Martinelli loses on a key motion

by Eric Jackson

Whether he was malingering again or actually had symptoms that needed to be looked at in a hospital, Ricardo Martinelli was in Santo Tomas Hospital rather than at the courthouse to put on his show. The nine magistrates and suplentes who made up the panel didn’t go before television cameras to make their announcements, nor did they immediately publish their various supporting or dissenting opinions. It was just a tweet on the courts’ seldom-used Twitter feed. They didn’t refer to the defendant / appellant by name — just as “the PARLACEN deputy,” the denial of which status was the crux of former president Martinelli’s claim. They didn’t say who voted which way and why — just “by majority,” which means not unanimously. They didn’t specify WHICH petition to vindicate constitutional guarantees — everybody who has been watching and knows the basics of Panamanian law knows which one.

Ricardo Martinelli resigned his seat in the Central American Parliament (PARLACEN), the possession of which put his case before the Supreme Court instead of the ordinary courts in the first place, after his trial was underway. It was a letter crudely and unacceptably written (as far as PARLACEN was concerned) in his jail cell in Miami when he was fighting extradition, then submitted like an ace pulled out of a sleeve once he was back in Panama and proceedings were underway.

Magistrate Jerónimo Mejía, acting as judge in that case, rejected the ploy. “You can’t let the will of one person distort the system,” Mejía said. “From this point there are substantial limits on this attempt, such as due process, reasonably timely justice and the rights of the victim, which deter the court from losing jurisdiction.” Martinelli’s phalanx of lawyers appealed and on Wednesday, July 11 a nine-judge panel denied his motion to vindicate claimed constitutional guarantees.

This case, the one about illegal eavesdropping and theft of the use of the equipment with which that was done and of the equipment itself, is not over. There are a number of other criminal cases pending against Martinelli, some of which have progressed in pretrial stages in the Supreme Court, some of which are not that far. Very likely those are to be devolved to the ordinary courts and prosecutors. In the current case at hand, the nine-judge panel looks today (Thursday, July 12) at two more Martinelli motions. One is an appeal of Judge Mejía’s refusal to recuse himself from the case and the other is a claim that since the National Assemby received complaints about Martinelli’s eavesdropping back in 2011 but dismissed them without any investigation or hearing it’s double jeopardy for him to be tried on these charges now.

It’s never quite possible to accurately predict what the Panamanian Supreme Court will do next, but today’s motions are frivolous and unlikely to prosper.

Is the argument that Mejía won’t do what Ricky Martinelli tells him to do and since the world revolves around Ricky that’s an aberration that must be removed to set the world back in proper motion? Pardon the diminutive, but here we have the spectacle of a former president acting like a toddler.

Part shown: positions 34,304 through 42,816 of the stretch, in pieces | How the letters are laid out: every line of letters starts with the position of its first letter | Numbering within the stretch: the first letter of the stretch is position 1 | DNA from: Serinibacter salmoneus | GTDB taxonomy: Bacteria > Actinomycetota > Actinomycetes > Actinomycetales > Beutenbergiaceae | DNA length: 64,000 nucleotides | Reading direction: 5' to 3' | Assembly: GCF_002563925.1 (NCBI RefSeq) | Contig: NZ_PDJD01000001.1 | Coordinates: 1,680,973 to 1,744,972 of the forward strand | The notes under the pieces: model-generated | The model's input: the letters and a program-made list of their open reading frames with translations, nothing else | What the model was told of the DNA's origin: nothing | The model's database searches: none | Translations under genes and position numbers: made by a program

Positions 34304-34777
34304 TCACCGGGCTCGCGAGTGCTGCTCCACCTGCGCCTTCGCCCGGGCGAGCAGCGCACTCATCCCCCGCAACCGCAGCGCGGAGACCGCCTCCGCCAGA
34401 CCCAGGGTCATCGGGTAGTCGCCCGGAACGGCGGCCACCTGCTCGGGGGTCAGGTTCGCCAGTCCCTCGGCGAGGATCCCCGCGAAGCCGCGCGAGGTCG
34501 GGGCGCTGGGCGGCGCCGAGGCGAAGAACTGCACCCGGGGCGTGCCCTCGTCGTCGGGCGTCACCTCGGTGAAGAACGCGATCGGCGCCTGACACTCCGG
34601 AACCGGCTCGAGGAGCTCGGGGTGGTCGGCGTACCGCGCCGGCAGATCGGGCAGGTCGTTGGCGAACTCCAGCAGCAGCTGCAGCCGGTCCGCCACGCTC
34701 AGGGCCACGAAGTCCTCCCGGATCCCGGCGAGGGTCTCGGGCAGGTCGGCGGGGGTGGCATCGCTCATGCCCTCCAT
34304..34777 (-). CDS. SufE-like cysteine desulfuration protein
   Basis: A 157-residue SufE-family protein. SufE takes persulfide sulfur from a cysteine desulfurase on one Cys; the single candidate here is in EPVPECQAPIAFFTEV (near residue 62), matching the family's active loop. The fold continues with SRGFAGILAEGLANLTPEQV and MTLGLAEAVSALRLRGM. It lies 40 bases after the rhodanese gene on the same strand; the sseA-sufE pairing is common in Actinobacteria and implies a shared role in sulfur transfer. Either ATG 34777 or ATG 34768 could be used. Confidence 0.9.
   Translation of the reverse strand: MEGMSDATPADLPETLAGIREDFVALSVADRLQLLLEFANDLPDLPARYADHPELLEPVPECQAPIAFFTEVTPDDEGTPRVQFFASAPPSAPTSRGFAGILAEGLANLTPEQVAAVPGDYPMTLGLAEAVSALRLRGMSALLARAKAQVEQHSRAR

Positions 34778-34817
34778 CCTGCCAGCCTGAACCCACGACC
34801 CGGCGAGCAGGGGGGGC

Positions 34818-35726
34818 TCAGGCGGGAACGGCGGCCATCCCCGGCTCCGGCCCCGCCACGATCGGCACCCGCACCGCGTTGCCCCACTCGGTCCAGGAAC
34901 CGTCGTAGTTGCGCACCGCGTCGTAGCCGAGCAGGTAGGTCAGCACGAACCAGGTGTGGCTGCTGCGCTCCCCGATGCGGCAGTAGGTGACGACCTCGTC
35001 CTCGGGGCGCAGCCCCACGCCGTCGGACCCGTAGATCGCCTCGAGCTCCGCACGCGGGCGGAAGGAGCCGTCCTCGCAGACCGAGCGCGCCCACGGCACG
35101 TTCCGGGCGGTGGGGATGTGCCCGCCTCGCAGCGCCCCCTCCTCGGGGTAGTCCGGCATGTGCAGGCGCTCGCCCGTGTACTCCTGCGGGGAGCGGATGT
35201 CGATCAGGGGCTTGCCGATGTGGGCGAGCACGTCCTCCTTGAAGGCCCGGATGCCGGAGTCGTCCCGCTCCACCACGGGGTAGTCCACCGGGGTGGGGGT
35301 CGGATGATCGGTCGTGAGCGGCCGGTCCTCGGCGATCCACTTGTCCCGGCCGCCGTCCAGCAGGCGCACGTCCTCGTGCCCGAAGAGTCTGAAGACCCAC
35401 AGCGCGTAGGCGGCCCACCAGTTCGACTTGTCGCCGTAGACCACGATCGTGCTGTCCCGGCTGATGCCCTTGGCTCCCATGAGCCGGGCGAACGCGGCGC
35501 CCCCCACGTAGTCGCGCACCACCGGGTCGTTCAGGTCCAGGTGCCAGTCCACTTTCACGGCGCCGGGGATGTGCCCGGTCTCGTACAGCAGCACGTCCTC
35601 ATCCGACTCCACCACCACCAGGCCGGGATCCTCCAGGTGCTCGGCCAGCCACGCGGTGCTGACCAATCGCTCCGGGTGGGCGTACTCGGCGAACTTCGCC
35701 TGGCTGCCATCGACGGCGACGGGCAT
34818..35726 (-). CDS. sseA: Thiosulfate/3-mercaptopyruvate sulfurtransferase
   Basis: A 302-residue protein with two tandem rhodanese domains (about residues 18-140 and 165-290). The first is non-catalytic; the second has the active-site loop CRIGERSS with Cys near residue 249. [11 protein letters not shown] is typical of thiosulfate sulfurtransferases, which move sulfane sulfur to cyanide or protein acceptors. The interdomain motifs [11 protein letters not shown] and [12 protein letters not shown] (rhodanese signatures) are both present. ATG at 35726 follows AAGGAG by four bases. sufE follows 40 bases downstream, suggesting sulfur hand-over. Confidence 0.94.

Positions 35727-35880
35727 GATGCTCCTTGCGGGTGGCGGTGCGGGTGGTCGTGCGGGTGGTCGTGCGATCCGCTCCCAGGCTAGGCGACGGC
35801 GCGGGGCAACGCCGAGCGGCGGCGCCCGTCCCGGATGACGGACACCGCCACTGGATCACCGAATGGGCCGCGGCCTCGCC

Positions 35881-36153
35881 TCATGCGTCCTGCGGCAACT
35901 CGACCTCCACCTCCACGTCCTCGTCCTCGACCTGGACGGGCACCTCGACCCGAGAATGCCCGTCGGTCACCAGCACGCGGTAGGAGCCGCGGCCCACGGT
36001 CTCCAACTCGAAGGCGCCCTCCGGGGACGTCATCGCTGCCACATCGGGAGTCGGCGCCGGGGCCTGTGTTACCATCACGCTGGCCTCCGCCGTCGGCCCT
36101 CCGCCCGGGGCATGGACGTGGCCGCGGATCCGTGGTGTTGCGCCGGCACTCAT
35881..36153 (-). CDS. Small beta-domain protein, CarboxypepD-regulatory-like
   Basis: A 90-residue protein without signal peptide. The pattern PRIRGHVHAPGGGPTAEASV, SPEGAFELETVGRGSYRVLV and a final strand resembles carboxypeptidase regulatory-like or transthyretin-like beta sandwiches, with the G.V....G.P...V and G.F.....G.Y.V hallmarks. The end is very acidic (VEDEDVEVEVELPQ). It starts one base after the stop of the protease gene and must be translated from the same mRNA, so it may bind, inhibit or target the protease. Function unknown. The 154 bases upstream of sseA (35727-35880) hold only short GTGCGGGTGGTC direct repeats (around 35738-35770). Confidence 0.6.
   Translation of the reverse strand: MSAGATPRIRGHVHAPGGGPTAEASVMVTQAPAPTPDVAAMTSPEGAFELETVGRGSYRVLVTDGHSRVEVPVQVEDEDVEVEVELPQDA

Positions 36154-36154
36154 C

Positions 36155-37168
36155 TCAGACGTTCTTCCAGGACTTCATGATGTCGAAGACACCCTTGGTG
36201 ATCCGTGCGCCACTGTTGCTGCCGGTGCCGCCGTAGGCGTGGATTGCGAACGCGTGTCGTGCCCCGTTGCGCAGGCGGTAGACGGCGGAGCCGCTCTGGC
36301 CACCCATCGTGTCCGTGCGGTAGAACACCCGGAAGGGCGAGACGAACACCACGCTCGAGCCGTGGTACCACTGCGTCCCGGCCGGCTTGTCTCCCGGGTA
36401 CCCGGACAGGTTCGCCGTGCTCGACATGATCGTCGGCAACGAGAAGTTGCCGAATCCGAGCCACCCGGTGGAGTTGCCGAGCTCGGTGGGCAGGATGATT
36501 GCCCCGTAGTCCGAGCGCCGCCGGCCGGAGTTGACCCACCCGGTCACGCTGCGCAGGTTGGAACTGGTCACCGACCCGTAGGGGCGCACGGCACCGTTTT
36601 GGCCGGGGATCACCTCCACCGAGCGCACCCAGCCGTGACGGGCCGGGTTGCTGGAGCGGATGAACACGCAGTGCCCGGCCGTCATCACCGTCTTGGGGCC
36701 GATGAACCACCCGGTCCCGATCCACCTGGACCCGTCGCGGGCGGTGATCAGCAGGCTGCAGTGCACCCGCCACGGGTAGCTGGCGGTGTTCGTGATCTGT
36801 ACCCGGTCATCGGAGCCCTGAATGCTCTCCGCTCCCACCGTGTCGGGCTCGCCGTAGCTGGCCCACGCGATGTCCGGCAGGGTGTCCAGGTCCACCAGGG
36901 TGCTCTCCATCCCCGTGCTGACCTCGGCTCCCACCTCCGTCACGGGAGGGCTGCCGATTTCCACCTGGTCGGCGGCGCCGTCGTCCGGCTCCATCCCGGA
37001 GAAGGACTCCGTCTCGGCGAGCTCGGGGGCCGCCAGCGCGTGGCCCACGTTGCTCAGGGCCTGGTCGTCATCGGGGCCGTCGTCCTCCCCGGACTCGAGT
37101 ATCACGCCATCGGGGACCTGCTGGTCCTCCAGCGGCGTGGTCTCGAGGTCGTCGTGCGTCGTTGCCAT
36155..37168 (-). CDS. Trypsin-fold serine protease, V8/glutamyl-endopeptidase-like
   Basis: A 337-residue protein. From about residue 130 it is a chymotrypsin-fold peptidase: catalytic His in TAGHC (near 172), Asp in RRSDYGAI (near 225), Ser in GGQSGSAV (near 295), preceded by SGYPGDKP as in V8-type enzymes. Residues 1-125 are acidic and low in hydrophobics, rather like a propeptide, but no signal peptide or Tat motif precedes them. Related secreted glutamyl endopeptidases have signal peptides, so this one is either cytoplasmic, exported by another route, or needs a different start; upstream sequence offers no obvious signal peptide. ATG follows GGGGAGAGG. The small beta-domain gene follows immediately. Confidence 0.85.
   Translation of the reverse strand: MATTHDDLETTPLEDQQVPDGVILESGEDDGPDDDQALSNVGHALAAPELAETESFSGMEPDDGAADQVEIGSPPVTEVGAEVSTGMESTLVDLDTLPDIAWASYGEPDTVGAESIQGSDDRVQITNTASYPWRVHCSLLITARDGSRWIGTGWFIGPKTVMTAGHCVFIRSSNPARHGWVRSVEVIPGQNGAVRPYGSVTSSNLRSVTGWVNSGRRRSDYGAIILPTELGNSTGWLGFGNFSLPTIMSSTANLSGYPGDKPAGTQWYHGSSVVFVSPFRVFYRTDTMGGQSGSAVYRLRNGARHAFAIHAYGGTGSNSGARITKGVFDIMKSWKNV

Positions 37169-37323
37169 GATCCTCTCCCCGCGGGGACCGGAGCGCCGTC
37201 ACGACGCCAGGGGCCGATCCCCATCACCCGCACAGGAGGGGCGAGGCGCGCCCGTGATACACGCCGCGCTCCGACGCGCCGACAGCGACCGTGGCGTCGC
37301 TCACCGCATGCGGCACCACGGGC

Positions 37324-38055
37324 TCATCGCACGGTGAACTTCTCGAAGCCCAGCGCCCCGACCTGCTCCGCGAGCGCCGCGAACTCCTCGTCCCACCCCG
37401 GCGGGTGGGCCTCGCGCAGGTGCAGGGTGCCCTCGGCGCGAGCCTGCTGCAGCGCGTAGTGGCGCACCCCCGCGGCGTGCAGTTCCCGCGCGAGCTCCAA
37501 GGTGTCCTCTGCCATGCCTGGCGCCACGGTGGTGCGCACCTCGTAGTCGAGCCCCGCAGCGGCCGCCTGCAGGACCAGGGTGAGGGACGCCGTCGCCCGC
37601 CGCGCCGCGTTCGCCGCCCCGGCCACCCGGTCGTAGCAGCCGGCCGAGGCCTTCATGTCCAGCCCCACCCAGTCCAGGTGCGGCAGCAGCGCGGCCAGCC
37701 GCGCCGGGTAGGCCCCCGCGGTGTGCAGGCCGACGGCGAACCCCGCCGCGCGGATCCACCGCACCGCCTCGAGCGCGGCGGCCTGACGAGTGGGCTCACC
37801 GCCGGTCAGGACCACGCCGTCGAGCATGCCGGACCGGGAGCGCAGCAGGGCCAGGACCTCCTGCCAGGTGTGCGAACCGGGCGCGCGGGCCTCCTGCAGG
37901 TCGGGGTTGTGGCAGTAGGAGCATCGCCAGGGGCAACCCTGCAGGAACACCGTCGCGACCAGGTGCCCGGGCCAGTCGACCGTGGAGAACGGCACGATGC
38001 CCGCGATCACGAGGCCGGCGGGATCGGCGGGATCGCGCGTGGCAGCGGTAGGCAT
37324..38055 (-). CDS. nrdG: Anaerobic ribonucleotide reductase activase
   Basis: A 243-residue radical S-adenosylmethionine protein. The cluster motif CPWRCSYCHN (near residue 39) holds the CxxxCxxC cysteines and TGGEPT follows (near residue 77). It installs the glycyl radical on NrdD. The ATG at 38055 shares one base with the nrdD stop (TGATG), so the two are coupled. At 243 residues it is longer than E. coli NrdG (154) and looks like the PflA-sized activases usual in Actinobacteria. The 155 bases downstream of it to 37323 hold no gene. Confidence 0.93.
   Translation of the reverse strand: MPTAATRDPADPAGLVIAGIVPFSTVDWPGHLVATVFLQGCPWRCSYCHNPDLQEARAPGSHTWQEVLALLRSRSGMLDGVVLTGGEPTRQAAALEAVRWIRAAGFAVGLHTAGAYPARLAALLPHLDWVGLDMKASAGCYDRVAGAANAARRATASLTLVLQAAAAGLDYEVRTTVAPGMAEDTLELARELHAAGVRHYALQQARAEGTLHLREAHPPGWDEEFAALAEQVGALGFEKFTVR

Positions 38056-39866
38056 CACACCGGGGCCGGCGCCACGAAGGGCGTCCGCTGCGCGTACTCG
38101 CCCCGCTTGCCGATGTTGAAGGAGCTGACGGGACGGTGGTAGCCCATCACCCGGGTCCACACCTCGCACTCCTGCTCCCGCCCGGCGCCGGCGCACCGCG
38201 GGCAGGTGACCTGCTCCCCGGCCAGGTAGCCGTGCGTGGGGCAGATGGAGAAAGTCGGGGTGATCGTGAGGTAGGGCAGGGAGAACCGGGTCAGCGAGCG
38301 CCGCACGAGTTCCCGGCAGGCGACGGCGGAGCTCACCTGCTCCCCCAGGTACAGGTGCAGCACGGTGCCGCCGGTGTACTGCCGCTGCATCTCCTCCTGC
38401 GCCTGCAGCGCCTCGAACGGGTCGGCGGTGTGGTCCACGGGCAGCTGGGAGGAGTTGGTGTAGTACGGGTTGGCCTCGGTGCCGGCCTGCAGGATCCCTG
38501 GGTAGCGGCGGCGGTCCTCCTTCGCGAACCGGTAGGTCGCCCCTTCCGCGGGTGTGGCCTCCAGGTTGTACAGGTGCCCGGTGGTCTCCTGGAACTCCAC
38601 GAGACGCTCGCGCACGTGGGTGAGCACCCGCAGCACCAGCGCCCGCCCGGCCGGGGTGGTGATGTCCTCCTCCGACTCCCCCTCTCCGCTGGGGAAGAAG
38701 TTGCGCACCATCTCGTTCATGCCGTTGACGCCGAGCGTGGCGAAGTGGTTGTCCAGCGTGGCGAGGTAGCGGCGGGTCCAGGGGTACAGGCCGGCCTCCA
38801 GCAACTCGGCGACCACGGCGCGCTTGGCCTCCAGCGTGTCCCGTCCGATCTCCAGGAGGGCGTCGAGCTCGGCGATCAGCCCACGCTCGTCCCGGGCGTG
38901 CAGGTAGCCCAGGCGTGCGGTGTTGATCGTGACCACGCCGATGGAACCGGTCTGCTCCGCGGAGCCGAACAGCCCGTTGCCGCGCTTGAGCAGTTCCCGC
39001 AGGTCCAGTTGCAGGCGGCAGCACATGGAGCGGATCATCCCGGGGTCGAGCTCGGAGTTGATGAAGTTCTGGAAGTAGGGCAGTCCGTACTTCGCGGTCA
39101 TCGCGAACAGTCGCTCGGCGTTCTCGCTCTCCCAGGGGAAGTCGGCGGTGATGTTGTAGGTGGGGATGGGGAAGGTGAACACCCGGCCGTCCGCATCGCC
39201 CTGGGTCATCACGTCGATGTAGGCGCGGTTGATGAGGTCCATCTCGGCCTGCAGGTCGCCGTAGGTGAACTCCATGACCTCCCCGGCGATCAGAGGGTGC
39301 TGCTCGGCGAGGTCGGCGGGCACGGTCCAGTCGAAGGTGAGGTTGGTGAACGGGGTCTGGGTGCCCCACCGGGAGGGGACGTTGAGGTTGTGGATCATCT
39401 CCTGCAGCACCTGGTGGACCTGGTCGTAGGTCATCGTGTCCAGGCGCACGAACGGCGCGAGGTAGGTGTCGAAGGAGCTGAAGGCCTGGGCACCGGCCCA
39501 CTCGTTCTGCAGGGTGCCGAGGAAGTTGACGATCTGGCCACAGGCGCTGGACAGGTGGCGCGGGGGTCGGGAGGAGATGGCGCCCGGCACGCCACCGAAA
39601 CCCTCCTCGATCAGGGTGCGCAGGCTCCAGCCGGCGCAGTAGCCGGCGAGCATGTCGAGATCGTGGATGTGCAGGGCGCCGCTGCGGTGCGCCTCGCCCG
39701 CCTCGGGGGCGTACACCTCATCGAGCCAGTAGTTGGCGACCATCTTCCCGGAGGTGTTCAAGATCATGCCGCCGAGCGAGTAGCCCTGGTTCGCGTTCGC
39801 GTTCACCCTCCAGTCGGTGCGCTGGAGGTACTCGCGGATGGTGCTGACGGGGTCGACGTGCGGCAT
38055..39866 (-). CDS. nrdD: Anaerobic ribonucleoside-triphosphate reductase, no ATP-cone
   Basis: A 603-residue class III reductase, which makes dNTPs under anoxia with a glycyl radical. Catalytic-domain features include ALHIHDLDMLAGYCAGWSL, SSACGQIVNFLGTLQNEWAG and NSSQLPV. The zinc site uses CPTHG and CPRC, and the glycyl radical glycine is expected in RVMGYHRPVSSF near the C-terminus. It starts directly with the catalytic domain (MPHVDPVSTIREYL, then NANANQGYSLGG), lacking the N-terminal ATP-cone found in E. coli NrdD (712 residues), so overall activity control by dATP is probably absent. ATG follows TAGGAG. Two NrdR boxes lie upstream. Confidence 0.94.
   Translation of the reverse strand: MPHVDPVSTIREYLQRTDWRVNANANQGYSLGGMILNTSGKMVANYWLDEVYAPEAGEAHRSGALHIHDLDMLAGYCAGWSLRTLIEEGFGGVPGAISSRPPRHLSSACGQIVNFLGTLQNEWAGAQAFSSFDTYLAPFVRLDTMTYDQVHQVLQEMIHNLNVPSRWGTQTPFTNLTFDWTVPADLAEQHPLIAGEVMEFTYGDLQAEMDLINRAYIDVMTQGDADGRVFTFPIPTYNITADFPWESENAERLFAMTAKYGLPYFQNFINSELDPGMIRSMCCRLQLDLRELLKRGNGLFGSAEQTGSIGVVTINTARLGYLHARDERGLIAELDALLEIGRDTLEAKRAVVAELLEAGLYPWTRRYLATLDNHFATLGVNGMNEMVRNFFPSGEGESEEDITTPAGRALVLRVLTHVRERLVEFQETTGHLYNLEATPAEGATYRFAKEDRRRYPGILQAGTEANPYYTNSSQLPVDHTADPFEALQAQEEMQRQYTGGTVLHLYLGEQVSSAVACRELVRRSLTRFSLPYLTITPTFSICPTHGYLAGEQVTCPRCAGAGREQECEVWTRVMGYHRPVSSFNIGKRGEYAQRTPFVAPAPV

Is it a more mathematical calculation, that Mejia is one of two magistrates who were appointed by Martín Torrijos, whose terms should have ended this past New Year’s Eve but didn’t because President Varela’s nominees could not get confirmed? Eliminate two Torrijos appointees, don’t add two Varela replacements, that theoretically gives Martinelli appointees a bigger edge among the entire court membership and the former president might think enhances his possibilities of acquittal. Shall we talk about the quality of purchased loyalties? Shall we talk of judges taking account of political winds? Shall we talk about ordinary and well nigh universal standards of judicial ethics? Without getting into any of that disrespectful talk, the constitutions says that magistrates remain in office until their replacements are confirmed.

The plenum might let Martinelli walk on today’s motions, or the panel of magistrates serving as the jury might acquit Martinelli on the charges at hand. If they don’t, the magistrate acting as prosecutor, Martinelli appointee Harry Díaz, is asking for a 21-year prison sentence. Presuming conviction, that might seem a bit extreme — or maybe not, considering that some of the people whose privacy Martinelli invaded were judges — and they might hand down a lesser sentence.

It does appear, however, that the rejection of Martinelli’s motion on jurisdiction cooks his legal goose. The fact that this setback did not bring a crowd of Martinelistas onto the streets to protest probably also means that the ex-president’s political relevance has passed.

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Giacometti: Art for dark times

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Giacometti
Invisible Object, from the US National Gallery.

An artist for dark times: Giacometti at the Guggenheim Museum

by Sam Ben-Meir